How to Make Awesome Math Centers Using the Guiding Principles

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Crafting Early Childhood Math Centers

Post was written by Chrystal Bissing

Math is a lively and beautiful discipline. It is interwoven into our everyday lives.

As, early childhood teachers, we craft experiences for our students that highlight the playfulness and beauty of mathematics.
One way we can encourage students to experience the creativity of mathematics is through our vibrant math centers.

In my experience, math centers can be a place where students are excited to experiment, engage, and play with math.
Here, they participate in math discourse with others, problem-solve, and intrinsically enjoy the challenge in front of them. 

Math Recovery’s Guiding Principles can make it all happen.

Even if you are already familiar with the Math Recovery Guiding Principles of instruction, it is still worthwhile to take a minute to read through each one. We are going to help you bring these principles to your math centers.

However, if you are unfamiliar with the Guiding Principles, it is important to know that these principles are at the heart of Math Recovery Teaching, and are appropriate in ALL domains of teaching numeracy.

Even Early Childhood? – Absolutely! In fact, we can craft our math centers so they bring math to life by applying Guiding Principles of Instruction

Math Recovery’s
Guiding Principles and Math Centers

Here are examples of utilizing the Guiding Principles while thinking about center development.
The math center can incorporate a number of games that you have learned from your Add+Vantage Math Recovery® (AVMR) courses. You can also find the game in Free Resources.

Many students love Treasure Hunt, Great Race, Go Fish, Make 5 Bingo, Number House, Snap, and so many more!
In addition, the great thing about these activities is they can be tailored to meet the needs of your students.

Differentiate by adjusting the range of numbers

Treasure Hunt

For example, Treasure Hunt (see blog post) is a wonderful game to rotate in your math centers because we can base it on what our students need. 
Therefore we can utilize our classroom observations along with our assessment data to determine a range of numbers to support students while advancing their current understanding and skills.

Here we can ground our instruction in Guiding Principle 2Informed by assessment and
Guiding Principle 6Ongoing observations to inform continual fine-tuning of teaching.

Based on observing your students, who has the forward number word sequence to 5?
Who can say the forward number word sequence to 10?
What numbers are students skipping when they are counting?

By gathering and documenting this information you will learn to be intentional about the range of numbers you are working with for your students.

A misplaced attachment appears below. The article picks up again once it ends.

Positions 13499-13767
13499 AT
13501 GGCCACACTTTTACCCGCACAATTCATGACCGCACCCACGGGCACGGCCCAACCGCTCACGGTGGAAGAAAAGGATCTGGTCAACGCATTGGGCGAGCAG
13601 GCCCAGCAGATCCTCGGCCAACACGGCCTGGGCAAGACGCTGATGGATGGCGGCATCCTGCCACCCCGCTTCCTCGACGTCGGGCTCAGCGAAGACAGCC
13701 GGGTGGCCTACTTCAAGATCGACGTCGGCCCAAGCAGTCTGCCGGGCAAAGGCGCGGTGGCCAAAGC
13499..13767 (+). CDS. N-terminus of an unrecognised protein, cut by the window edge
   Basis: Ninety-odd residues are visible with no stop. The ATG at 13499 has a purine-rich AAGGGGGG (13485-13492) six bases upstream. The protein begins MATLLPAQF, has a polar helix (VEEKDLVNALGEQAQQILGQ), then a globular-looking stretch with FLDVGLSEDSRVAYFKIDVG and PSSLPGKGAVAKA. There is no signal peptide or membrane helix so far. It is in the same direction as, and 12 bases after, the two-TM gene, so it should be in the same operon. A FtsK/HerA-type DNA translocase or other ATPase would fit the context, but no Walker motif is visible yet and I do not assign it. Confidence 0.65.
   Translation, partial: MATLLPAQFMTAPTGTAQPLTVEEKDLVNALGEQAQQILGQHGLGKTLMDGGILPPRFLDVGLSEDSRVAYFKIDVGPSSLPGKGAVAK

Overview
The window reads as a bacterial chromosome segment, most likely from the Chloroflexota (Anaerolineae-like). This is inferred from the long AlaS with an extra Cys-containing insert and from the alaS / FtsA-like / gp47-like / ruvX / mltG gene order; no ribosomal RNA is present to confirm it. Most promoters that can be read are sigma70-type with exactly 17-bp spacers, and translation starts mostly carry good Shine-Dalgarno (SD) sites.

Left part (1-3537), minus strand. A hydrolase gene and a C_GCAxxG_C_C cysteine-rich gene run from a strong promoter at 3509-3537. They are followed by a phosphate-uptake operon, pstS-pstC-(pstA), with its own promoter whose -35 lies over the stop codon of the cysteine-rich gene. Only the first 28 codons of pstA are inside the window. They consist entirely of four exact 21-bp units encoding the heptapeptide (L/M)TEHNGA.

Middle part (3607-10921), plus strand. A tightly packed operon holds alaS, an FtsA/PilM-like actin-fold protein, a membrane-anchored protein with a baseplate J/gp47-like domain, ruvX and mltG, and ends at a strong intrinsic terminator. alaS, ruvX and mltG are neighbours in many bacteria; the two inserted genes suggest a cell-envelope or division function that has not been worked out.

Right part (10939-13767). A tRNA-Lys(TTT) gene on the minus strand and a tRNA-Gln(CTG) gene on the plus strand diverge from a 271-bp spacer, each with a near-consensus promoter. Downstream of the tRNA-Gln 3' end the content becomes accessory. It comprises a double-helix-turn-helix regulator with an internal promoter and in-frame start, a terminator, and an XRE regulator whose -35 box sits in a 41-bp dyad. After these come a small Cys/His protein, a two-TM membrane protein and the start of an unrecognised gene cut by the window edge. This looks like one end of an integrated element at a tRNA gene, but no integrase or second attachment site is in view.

We want our instruction to be just beyond the “cutting edge” as stated in Guiding Principle 3.
From there, we can set up Treasure Hunt to work within the range of 1-5, 1-10, 11-20, etc.

The Great Race

children in math centers

Another favorite game to include in your math center rotation is The Great Race I love using the blank board game and laminating it.

Laminating the blank board game gives me the flexibility to change up the numbers being used for the game.

For example, I can have the game be in the range of 1-6 and have the dice we roll be spatial patterns. While this group is working with spatial patterns, other groups could be playing in the

Being intentional with the tasks we pose to students will support student growth

Add the Guiding Principles to Dramatic Play and Math

Dramatic play is a great place to bring in our Guiding Principle 1 Inquiry based.
During the springtime, many early childhood classrooms like to include a garden or pond theme in our dramatic play.

With an intentional eye, we can have students create bouquets with different combinations to make 5.

Engaging with these combinations to 5 is working on structuring numbers.
While some students may be working on combinations to 5, other students could be creating bouquets to 10, 7, or even 4.

The truth is, structuring knowledge is a skill that will support students through their addition and subtraction strategies. 


Whenever students can experience nature, learning becomes natural. Start by asking students to count the number of seeds on the flower bed, and put that many seeds in the “dirt” (cupcake liner).

As a result of these counting experiences, students may work through emergent counting, to perceptual counting, to figurative counting.


Ask students how many fish are in different parts of the pond? How many pieces of duck food should each duck have?

This question also supports early multiplicative thinking through grouping.

Play and Mathematics

Dramatic play themes allow students to experience the beauty and play of mathematics in real-life, fun scenarios. Consequently, intentional moves in planning the dramatic play centers allow students to experience how problem-solving is intrinsically satisfyingPrinciple 9.

Thinking about our Guiding Principles allows us to see how we can create meaningful mathematics experiences for our young learners.

In summary, we love to have fun in our classroom centers. With an intentional eye, we invite students into the lively, creative, and beautiful discipline of mathematics.

What other centers can you think of that would welcome the beauty and “play” of mathematics? Share in the comments.

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